$ gcloud compute instance-groups unmanaged set-named-ports asia --named-ports http:80 --zone asia-east1-c

Now create a backend service containing all those instance groups and add an URL map pointing all URLs to this backend service:

$ gcloud compute backend-services create global-bs --protocol http --http-health-check basic-check
$ gcloud compute backend-services add-backend global-bs --instance-group us-f --zone us-central1-f
$ gcloud compute backend-services add-backend global-bs --instance-group us-c --zone us-central1-c
$ gcloud compute backend-services add-backend global-bs --instance-group eu --zone europe-west1-d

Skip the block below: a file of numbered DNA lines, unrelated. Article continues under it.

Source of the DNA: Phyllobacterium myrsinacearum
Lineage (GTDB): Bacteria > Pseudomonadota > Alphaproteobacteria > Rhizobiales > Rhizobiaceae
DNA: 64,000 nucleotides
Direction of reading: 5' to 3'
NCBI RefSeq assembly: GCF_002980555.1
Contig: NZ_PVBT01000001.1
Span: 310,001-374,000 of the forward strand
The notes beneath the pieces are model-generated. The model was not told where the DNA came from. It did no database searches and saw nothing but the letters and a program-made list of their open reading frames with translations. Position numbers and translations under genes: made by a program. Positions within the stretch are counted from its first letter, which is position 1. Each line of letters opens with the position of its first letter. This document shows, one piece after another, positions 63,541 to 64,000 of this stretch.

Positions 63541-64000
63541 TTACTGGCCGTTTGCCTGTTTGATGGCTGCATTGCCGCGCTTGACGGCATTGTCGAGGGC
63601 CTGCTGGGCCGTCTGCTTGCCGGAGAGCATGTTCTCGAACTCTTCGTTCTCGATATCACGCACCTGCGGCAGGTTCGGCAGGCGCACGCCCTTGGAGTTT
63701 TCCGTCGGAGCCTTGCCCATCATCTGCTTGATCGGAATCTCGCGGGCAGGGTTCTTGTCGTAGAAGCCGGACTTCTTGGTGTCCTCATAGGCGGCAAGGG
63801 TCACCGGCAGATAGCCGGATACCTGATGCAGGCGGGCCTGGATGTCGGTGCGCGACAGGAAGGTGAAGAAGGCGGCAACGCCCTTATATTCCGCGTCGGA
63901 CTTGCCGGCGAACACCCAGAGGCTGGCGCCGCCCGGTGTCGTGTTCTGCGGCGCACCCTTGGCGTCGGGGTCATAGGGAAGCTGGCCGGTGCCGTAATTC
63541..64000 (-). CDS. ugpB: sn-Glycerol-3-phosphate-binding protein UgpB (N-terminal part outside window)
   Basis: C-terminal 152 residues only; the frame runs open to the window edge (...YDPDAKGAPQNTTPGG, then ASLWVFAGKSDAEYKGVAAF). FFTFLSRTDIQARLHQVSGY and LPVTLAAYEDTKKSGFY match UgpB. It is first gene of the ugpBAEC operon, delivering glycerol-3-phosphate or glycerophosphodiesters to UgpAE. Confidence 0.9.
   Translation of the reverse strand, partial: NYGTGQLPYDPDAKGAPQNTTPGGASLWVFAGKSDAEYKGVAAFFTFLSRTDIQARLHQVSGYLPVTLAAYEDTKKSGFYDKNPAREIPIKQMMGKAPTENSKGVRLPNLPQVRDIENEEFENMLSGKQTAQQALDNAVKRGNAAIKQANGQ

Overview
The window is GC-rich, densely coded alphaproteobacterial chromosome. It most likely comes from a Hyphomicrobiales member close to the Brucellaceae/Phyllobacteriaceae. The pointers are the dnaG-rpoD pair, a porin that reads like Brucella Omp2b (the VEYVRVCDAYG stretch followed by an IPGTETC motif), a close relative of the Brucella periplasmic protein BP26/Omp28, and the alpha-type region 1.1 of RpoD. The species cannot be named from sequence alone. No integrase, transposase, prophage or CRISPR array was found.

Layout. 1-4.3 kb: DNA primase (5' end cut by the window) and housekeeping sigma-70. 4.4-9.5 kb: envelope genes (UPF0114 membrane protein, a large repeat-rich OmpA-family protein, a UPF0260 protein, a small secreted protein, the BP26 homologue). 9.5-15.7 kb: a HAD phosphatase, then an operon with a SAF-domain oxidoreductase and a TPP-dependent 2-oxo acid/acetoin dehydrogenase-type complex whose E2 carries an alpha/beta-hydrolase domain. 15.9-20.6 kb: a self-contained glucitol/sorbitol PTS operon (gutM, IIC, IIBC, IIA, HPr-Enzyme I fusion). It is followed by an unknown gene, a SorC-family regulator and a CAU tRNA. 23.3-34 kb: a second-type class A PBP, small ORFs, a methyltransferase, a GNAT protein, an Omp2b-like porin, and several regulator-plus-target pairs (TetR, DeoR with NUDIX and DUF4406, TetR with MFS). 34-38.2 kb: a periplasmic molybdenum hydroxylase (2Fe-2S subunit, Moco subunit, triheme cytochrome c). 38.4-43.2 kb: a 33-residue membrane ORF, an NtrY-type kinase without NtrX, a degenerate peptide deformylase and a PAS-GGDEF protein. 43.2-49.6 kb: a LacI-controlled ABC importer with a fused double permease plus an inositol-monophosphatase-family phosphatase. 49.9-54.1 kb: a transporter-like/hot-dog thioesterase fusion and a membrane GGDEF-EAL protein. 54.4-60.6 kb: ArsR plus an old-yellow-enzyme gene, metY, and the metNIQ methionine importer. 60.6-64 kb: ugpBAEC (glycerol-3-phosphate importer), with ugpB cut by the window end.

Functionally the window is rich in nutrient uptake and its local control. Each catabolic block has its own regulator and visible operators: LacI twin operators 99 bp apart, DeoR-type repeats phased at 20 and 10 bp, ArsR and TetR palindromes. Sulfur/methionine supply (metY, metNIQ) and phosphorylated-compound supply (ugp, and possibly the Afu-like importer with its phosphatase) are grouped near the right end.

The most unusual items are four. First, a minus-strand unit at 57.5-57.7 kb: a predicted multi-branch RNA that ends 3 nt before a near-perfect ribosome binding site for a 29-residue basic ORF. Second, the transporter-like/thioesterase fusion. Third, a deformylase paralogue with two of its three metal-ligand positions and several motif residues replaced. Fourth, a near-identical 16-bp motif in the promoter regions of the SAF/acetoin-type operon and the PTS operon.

$ gcloud compute backend-services add-backend global-bs --instance-group asia --zone asia-east1-c
$ gcloud compute url-maps create global-map --default-service global-bs

Finally we create a target proxy and point a forwarding rule with a GLOBAL IP to that target proxy:

$ gcloud compute target-http-proxies create global-proxy --url-map global-map
$ gcloud compute forwarding-rules create global-lb --global --target-http-proxy global-proxy --ports 80

You get an IP back and if you point your web-browser at this IP you should be sent to the closest instance.

Note that in the Apache log file you only see the IP of the load balancer by default:

Run on any Debian VM behind the load balancer (e.g. us-vm1)

$ tail -10 /var/log/apache2/access.log

shows lines like - - [30/Sep/2015:11:08:28 +0000] "GET / HTTP/1.1" 200 316 "-" "GoogleHC/1.0"

To surface the user IPs in the log file run the following commands.

Run on all Debian VMs (all VMs but us-vm2)::